From Refugee Camp to School Principal

“I was born in a refugee camp and I was raised to believe that education is the only way,” said Okab Hassan, Principal of Ferdinand Peck Elementary School. “If I can succeed to save a child by giving him a quality education, then I am satisfied.”

After growing up with strong influences toward education, Okab began his formal career as an ESL teacher in Kuwait, moving to Alabama later on to finish his degree in language arts and linguistics. In 1982, he became a CPS teacher and has been involved with public education in Chicago.  Since 2000, he has served as Principal at Peck School, a consistent and successful school on the southwest side of Chicago.  In spite of the 201% overcrowding and limited space, the instructional team at Peck has sustained the highest level of academic achievement for all his students.

Part of Okab’s journey in the field of education has been participation in the CPS Principal Fellowship in 2014-2015, a program sponsored by The Fund to provide a group of high-performing principals the chance to participate in a professional development program at Northwestern University’s Kellogg School of Management.

Okab said that the program itself was rewarding because it served as a platform by which principals could offer practical solutions to issues within CPS. “The idea behind [The Fellows program] is great: to create the best practices in the city,” he said. “We are able to help come up with system-wide ideas and to help advise the central office.”

On top of the chance to have his voice heard, Okab said he appreciated the opportunity to study at Northwestern, which provided the Fellows with a novel perspective on what it means to operate a school efficiently. “Participants see how the business world works, how the businesses are being managed,” he said. “The school is a business and the parents and children are our clients. We are going to have impact by creating an environment that is conducive for productivity and results.”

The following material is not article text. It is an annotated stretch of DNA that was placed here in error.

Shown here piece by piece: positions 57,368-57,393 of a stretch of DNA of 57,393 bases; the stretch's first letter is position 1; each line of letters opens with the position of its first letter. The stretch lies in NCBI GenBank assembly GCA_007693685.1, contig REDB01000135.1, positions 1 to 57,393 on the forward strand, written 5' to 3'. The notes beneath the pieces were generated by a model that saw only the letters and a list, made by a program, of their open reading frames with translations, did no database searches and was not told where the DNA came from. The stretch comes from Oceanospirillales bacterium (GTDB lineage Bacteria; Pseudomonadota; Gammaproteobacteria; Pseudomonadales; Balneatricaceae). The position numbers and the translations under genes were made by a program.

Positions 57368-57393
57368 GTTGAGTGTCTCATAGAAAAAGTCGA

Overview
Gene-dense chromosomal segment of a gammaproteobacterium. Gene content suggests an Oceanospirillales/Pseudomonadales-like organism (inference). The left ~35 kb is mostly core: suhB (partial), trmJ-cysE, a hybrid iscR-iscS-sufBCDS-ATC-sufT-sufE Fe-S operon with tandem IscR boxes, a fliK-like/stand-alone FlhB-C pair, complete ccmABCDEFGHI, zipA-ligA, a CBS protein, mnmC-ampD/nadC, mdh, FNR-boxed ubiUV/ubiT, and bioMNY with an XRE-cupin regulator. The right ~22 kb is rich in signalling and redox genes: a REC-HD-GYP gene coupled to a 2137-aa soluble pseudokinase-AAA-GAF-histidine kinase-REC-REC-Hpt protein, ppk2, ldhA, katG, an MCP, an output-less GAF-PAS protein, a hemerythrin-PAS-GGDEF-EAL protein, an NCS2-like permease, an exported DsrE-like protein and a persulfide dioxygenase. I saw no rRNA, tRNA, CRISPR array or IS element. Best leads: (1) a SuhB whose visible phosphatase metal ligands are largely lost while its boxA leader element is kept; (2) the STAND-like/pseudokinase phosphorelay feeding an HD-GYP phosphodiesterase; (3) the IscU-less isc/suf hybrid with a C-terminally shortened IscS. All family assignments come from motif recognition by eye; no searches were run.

Part of Okab’s takeaway from the program was a greater commitment to technology in the classroom, which he says is an invaluable skill for students today. “If you can give [students] skills to communicate and use technology, then they can use these skills to access everything.”

At Peck, this commitment takes the form of laptops available to all students, as well as workshops for parents to learn about technology alongside their children.

Okab’s commitment to providing the best education possible stems from a desire to be an outstanding leader. As a recipient of the Community School Leadership Award from the Federation for Community School and Kathy Osterman Award for Outstanding Supervisory for the City of Chicago, Okab strongly believes that “we are here to provide the best service for the people we are serving. If you want to be a leader you have to be a servant. You have to be a model, an example,” he said. “This is our way of working … it’s hard work, but this is the way it should be done.”

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